Almost all automakers offer some sort of driver aids that allow for some level of assisted driving, from adaptive cruise control to automatic parking systems.
There is some hesitation among the public about the future of self-driving cars; A survey by Autolist states that most buyers are divided about whether having self-driving capability on a vehicle makes it safe. Thankfully, actual automated driving vehicles are still years away. But given that nearly every new car on sale today comes standard or is available with some level of driver-assistance technology, it’s best to stay informed about what these features actually do and whether you can go extra for them. would like to pay.
The actual function of ADAS is the same among automakers, but the mixed messages and confusing names do not explain how the vehicles compare. Edmunds is here to help break down what these terms really mean and what some of these systems can do.
adaptive cruise control
Adaptive cruise control can adjust your speed to maintain a constant distance between your vehicle and the car in front. Some systems can bring a vehicle to a complete stop and accelerate again when traffic begins to move. Others can also react to traffic signals and set the speed accordingly. Some manufacturer names you may come across include Dynamic Radar Cruise Control (Toyota), Smart Cruise Control (Hyundai), and Intelligent Cruise Control (Nissan).
automatic emergency braking
Automatic emergency braking with forward collision warning can alert you if a front impact is imminent and your vehicle’s brakes if you do not respond in time. Along with adaptive cruise control, there are a number of names that automakers use to refer to automatic emergency braking. These include Collision Mitigation Braking System (Honda), Forward Collision Mitigation (Mitsubishi) and Collision Prevention Assist Plus (Mercedes-Benz).
Some of the more advanced systems include features such as Evasive Steering Assist, which enhances the forward collision mitigation system and can help steer the vehicle to avoid collisions.
Lane-Keeping Assist can help steer your vehicle back into its lane if it starts drifting over the lane marker. Drivers may feel a small tug on the wheel as well as see a warning that the vehicle is not staying in its lane. Various names include Active Steering Assist (Mercedes-Benz) and Intelligent Lane Intervention (Nissan). A lane-departure warning system only alerts you to exit your lane and cannot take any corrective action.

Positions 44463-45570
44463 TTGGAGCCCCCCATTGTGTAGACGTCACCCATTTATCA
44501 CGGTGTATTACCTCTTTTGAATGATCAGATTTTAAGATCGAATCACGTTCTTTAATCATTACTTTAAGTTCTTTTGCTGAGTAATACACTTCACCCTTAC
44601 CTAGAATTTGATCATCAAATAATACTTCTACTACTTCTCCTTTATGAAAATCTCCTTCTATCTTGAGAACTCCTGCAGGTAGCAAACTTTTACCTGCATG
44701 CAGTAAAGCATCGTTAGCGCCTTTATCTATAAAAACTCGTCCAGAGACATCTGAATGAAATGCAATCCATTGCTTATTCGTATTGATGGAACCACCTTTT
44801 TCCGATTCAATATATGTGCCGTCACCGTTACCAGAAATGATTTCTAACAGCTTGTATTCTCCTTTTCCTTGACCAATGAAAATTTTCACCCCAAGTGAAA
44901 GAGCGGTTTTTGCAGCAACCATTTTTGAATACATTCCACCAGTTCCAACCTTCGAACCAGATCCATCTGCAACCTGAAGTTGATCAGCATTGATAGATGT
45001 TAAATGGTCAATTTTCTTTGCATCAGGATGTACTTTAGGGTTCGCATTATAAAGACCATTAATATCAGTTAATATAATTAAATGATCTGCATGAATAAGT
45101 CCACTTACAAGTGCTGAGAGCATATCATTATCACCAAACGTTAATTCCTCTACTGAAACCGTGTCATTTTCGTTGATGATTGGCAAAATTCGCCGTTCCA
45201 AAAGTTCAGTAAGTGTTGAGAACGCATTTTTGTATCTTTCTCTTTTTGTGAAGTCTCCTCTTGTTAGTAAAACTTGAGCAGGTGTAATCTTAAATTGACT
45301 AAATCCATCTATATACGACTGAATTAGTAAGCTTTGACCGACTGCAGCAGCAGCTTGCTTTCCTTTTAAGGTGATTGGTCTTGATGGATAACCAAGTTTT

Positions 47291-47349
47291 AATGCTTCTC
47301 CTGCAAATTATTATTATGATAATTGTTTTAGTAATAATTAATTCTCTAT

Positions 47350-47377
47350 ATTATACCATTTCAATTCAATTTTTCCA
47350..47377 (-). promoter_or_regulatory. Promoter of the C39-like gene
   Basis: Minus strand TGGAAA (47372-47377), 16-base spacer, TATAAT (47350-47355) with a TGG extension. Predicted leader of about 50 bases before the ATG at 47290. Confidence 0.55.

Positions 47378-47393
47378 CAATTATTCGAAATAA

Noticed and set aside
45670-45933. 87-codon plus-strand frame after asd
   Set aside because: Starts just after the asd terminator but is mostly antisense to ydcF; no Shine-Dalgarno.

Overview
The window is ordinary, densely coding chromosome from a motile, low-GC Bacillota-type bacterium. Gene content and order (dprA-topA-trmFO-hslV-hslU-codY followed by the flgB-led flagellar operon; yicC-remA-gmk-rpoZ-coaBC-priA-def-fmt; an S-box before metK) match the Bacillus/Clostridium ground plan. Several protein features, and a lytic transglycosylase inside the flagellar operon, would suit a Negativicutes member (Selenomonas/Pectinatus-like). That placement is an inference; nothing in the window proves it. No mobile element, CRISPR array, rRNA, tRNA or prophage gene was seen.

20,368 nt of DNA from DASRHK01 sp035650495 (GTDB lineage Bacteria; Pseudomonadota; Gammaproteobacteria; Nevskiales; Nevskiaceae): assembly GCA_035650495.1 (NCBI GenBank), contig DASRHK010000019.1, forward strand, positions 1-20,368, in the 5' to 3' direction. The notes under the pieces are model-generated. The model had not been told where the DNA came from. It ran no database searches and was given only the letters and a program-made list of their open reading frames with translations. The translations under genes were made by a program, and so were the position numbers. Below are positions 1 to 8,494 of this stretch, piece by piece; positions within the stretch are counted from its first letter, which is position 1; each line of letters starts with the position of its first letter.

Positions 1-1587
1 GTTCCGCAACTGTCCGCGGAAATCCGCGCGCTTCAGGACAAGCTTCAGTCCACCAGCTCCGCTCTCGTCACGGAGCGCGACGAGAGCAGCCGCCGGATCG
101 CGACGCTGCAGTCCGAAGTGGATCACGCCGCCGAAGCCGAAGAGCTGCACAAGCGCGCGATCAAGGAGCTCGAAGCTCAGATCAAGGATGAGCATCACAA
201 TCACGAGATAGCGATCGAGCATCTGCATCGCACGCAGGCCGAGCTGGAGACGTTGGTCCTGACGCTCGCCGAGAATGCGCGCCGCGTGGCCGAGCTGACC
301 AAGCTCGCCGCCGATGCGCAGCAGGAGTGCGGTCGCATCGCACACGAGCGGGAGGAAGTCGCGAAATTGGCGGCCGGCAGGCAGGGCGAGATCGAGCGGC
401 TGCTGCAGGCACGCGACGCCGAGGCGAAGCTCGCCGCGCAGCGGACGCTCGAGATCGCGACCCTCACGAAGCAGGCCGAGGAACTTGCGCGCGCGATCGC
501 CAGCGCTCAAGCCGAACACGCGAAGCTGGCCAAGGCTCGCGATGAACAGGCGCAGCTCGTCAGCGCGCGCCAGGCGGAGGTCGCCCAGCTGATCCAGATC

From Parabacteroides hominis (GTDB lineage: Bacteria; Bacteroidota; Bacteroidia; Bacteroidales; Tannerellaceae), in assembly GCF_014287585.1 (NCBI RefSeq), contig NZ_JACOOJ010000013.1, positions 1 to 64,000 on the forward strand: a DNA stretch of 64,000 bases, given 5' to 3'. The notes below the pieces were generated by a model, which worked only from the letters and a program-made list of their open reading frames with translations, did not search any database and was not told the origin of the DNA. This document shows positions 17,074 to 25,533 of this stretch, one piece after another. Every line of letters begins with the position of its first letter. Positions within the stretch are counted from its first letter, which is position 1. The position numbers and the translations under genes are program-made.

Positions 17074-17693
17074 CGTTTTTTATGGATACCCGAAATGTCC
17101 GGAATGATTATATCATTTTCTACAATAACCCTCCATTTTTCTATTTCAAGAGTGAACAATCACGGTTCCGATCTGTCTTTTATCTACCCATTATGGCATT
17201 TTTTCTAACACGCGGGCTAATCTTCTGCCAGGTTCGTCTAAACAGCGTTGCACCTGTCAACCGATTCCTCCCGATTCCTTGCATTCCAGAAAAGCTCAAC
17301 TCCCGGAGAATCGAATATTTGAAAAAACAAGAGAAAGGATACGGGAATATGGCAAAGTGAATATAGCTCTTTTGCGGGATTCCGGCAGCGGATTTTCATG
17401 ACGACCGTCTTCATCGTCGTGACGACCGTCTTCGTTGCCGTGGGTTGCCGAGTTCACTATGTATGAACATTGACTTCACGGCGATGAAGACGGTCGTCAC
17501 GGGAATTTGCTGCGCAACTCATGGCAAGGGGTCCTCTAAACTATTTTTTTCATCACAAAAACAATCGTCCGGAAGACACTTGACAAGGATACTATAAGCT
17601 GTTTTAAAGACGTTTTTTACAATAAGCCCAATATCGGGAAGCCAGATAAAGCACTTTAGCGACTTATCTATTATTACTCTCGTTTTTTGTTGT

Super Cruise and Autopilot
General Motors’ Super Cruise and Tesla’s Autopilot are some of the most advanced driver-assistance systems available. Super Cruise was the first hands-free system to hit the market, although it currently only works on highways. In addition to adjusting speed with adaptive cruise control, Super Cruise can change lanes for you. You still have to be ready to take charge at any time, and the car monitors the driver to make sure he’s paying attention to the road.
Autopilot works largely the same, although at the moment it does not allow hands-free driving even with so-called full self-driving capability. When using the Navigate feature on Autopilot, Tesla will suggest lane changes and can automatically steer your vehicle toward the appropriate highway exit. Tesla is also phasing in camera-based driver monitors because its current monitoring system can be easily bypassed.
Other driver-assistance systems
Automated parking systems allow parking lots to be entered with little or no driver intervention. These systems also work with parallel parking. Many cars today have automatic high beams that use sensors to automatically turn the high beams on and off. Surround-view or 360-degree cameras can show a top-down view of a vehicle, which can be helpful when parking. Some newer trucks have trailer assist systems that can assist when hooking up the trailer or help reduce sway when towing.
What else should I know?
Many automakers bundle these systems in suits or packages under the same alias. Names include Nissan Propilot Assist, Toyota Safety Sense, Honda Sensing and Mazda i-ActivSense.
EDMUNDS SAYS: Advanced driver-assist systems are making their way into more and more new cars, although no car is truly self-driving today. Knowing how they work and the general terminology is important for any car buyer today.
This story was provided to The Associated Press by the automotive website Edmunds.
Where are our self driving cars? Adaptive cruise systems are not created equal